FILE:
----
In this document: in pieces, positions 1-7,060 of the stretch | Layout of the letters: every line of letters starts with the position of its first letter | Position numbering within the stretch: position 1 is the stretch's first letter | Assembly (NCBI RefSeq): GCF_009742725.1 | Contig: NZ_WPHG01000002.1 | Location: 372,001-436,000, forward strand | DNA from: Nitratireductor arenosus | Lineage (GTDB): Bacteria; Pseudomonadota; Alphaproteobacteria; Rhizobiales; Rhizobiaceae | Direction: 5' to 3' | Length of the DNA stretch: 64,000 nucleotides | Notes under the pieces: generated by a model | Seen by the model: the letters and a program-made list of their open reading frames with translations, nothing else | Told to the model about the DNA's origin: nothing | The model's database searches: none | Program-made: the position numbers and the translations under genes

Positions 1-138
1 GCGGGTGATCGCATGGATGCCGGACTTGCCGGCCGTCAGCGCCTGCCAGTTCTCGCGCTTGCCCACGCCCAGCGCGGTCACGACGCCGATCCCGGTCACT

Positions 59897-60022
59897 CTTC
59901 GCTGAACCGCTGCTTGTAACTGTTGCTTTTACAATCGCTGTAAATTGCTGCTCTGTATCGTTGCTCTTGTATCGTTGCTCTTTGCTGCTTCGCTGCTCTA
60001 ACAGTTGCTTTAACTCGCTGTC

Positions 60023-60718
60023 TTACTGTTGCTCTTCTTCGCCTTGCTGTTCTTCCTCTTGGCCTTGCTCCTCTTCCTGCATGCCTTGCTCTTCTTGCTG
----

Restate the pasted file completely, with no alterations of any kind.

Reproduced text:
In this document: in pieces, positions 1-7,060 of the stretch | Layout of the letters: every line of letters starts with the position of its first letter | Position numbering within the stretch: position 1 is the stretch's first letter | Assembly (NCBI RefSeq): GCF_009742725.1 | Contig: NZ_WPHG01000002.1 | Location: 372,001-436,000, forward strand | DNA from: Nitratireductor arenosus | Lineage (GTDB): Bacteria; Pseudomonadota; Alphaproteobacteria; Rhizobiales; Rhizobiaceae | Direction: 5' to 3' | Length of the DNA stretch: 64,000 nucleotides | Notes under the pieces: generated by a model | Seen by the model: the letters and a program-made list of their open reading frames with translations, nothing else | Told to the model about the DNA's origin: nothing | The model's database searches: none | Program-made: the position numbers and the translations under genes

Positions 1-138
1 GCGGGTGATCGCATGGATGCCGGACTTGCCGGCCGTCAGCGCCTGCCAGTTCTCGCGCTTGCCCACGCCCAGCGCGGTCACGACGCCGATCCCGGTCACT

Positions 59897-60022
59897 CTTC
59901 GCTGAACCGCTGCTTGTAACTGTTGCTTTTACAATCGCTGTAAATTGCTGCTCTGTATCGTTGCTCTTGTATCGTTGCTCTTTGCTGCTTCGCTGCTCTA
60001 ACAGTTGCTTTAACTCGCTGTC

Positions 60023-60718
60023 TTACTGTTGCTCTTCTTCGCCTTGCTGTTCTTCCTCTTGGCCTTGCTCCTCTTCCTGCATGCCTTGCTCTTCTTGCTG